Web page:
West Side Story is an absolute classic, whether you’re talking about the original musical or the 1961 film adaptation so it’s no surprise that Hollywood would eventually get around to remaking it once again. 2021 has been the year of the musical with plenty of song and dance numbers available to suit anyone’s tastes; In the Heights, Cyrano, tick, tick…Boom!, the list goes on. Closing out the year is Steven Spielberg’s adaptation of West Side Story and while I couldn’t have been more excited to see his vision of the musical, the film left me with an empty feeling of an unnecessary remake but also a greater appreciation for the original material.
Inspired by Shakespeare’s Romeo & Juliet, West Side Story tells the tale of two teenagers, Tony (Ansel Elgort) and Maria (Rachel Zegler) who fall in love but belong to rival gangs on the streets of 1950s New York. As members of the Jets and Sharks fight each other for control of the Upper West Side, Tony and Maria hatch a plan in secret to escape the boxes life has placed them in and follow their own path together with one another.
Spielberg’s West Side Story isn’t a modern version of the musical, but rather just his own cinematical spin of the same story set within the same time period with a few updated changes here and there. For the most part, it follows the same narrative and musical structure as the stage production and original film. The biggest change, and vast improvement to the film, is the casting of Rita Moreno as Valentina who replaces Doc from the original and acts as a bridge between the Jets and Sharks where her drugstore works as the neutral zone for meetings and such. Moreno, having won the Oscar for Best Supporting Actress as Anita in the original West Side Story, delivers another outstanding performance from the heart that breathes new life into the film. That being said, her performance was the real highlight of an otherwise lackluster film.
Its main issue is that it doesn’t do enough to differentiate itself from the previous adaptation. Sure, it’s got a new coat of paint with flashier cinematography, but the visuals looking good doesn’t automatically make the film good. Plus, Spielberg’s overuse of lens flare is so distracting it would make even J.J. Abrams think twice. The lighting can be all over the place too. It’s especially distracting in the scene where Tony and Maria are in a church in front of a stained glass window where the lighting inexplicably changes color for no apparent reason other than because it looks cool. While that may be true for individual frames, it makes the scene as a whole just bizarre. The choreography is good but I couldn’t help but think “Why did this movie need to be made?” during most moments of the film. Everything feels all too similar to the original, and Spielberg’s version adds little to the conversation. What few story changes there are of little consequence because the greater strokes remain the same. It was awkward in the original when Maria sleeps with Tony right after he killed her brother Bernardo in the original, and it’s still awkward here. The story follows the same beats so everything always ends up the same.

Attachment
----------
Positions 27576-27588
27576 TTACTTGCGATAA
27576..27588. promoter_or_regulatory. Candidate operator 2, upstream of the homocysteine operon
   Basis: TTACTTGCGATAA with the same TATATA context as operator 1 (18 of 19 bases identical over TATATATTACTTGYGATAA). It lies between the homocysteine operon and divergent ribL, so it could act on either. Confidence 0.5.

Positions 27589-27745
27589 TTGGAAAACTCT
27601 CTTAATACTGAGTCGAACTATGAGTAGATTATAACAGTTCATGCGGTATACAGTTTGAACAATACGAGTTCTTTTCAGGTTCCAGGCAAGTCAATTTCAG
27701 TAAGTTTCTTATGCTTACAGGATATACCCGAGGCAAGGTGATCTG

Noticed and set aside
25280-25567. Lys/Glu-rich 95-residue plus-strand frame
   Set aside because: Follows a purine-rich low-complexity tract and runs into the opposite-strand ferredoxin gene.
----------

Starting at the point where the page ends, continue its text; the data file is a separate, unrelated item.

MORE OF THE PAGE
Newcomer Rachel Zegler is a fine Maria with a great singing voice while Ansel Elgort has a decent voice but simply doesn’t have the chemistry with Zegler to deliver the captivating love story at the heart of the film. The passion just isn’t there. Ariana DeBose delivers a breakout performance in the same role that won Rita Moreno her Oscar as Anita, although it’s not enough to carry the whole film. And nor should it.
What West Side Story does do is remind audiences how great the source material is. It proves that Arthur Laurents’ story, Leonard Bernstein’s music, and Stephen Sondheim’s lyrics are timeless no matter what context they’re presented in. Spielberg does a decent enough job to make it look pretty for a new generation, but West Side Story is nothing special. In a year that has had solid musicals throughout, it’s unfortunate that West Side Story ends things on more of a low note.
What West Side Story does do is remind audiences how great the source material is. It proves that Arthur Laurents’ story, Leonard Bernstein’s music, and Stephen Sondheim’s lyrics are timeless no matter what context they’re presented in. Spielberg does a decent enough job to make it look pretty for a new generation, but West Side Story is nothing special.
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